It’s been said that just like politics, “All news is local.”
And in the past a “Year in Review” did not include major national and International events but simply recalled Warwick’s share of important stories which lately began and ended with Apple Eve, the community New Years Eve celebration on Railroad Avenue.
But 2020 was different and one major national and International event, the COVID-19 pandemic, changed all our lives.
Like most other towns, Warwick was hit by the coronavirus and had to deal with new challenges. It was the year of the mask, which in a strange way, became commonplace and a way of life.
Residents kept a social distance while waiting single file to shop at the supermarket or at those local businesses that were not completely closed.
At first, restaurants could only serve take-out but were later restricted to limited capacity, perhaps not nearly enough to cover the overhead. And any business considered non-essential simply closed.
Schools also closed and churches that remained open had to limit attendance at services. The list of restrictions and where and when they were applied is beyond the scope of this article and the rules kept changing.
But residents knew the drill and learned to cope with the restrictions.
Earlier in the year, the events we usually cover such as the New Year’s Eve Apple Drop, winter sports at Mt. Peter Ski Area, the annual Mardi Gras for a Cause, anniversaries, grand openings, St. Patrick’s Day green line down Main Street and the like were celebrated as usual.
Closures, cancellations, modifications
But it was around that time that Warwick’s traditional celebrations were canceled or modified.
The annual Warwick Little League parade and ceremonies were an early casualty followed by the Village Easter Egg Hunt, the popular Take a Kid Fishing Day, the “Too Good to Toss” community swap, the annual Duck Derby and Sunset at Winslow, both major fund raisers for Winslow Therapeutic Center. .
Major events such as the Memorial Day Parade and ceremonies, the Warwick Fire Department’s carnival, the Warwick Valley Chamber of Commerce Community Showcase, the Railroad Green concerts, the Senior Barbecue, Ladies Night Out, Taste of Warwick, the Homecoming Day Parade, the Halloween Parade, Operation Toy Train and even Applefest were all canceled.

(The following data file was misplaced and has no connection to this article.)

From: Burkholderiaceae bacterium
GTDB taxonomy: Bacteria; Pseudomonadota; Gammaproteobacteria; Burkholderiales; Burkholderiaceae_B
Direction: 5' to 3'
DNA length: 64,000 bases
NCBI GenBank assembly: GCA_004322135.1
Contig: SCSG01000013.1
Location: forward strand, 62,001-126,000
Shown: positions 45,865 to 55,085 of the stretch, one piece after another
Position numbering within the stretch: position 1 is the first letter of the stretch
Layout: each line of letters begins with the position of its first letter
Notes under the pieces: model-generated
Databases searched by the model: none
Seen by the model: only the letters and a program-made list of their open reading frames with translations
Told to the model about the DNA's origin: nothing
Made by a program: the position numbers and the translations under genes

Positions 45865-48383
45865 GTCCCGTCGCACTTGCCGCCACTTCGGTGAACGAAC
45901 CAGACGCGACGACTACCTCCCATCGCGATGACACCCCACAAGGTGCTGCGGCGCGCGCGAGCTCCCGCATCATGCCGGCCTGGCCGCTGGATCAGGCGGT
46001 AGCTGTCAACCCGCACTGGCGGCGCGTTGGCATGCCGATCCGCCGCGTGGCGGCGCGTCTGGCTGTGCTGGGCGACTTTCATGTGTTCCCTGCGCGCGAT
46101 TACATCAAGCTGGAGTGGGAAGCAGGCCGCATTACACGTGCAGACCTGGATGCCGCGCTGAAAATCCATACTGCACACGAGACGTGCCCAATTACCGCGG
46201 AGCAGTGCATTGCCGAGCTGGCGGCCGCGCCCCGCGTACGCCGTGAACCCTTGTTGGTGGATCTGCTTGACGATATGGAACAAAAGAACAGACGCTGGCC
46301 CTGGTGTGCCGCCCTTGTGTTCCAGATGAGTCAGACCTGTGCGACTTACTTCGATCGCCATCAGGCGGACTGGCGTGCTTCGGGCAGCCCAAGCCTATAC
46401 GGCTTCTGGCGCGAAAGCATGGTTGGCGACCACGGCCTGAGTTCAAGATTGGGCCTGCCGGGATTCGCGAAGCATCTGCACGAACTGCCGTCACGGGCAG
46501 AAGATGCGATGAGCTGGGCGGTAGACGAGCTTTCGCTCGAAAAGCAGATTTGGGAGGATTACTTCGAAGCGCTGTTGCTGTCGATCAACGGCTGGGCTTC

The list goes on.
The majority of annual events and celebrations, without mentioning all, did not take place and many are a major source of income for not-for-profit organizations. .
The good news, however, was that Warwick managed to cope with the pandemic.
Volunteers came up with new ideas to help small business and non-profits survive.
Downtown businesses limited the number of shoppers allowed in the stores and enjoyed a modified but successful holiday shopping season.
WTBQ’s Toys for Military Tots broke records and people learned that cash was a safer and more practical donation for the Warwick Food Pantry.
Neighbors helped neighbors and during the summer and early fall, Mayor Michael Newhard and the Village Board managed to get the necessary state approvals to close Main Street shortly before and during weekends to provide outdoor dining for the restaurants and a welcome change for everyone under house arrest. .
And some events such as Veterans Day, Home for the Holidays, the annual Christmas Tree lighting and the Menorah lighting were modified to continue the tradition.
Weather permitting, we expect to celebrate the fifth annual “Apple Eve,” to hopefully kick off Warwick’s better future in 2021.
Of course, there is much more and the most read stories in 2020 can be viewed at www.warwickadvertiser.com.
Happy New Year!
Editor’s note: The Black Lives Matter movement also resonated throughout many parts of the community during the year. That will be part of the most important stories of the year that will be published in the Jan. 8, 2021, edition of The Warwick Advertiser.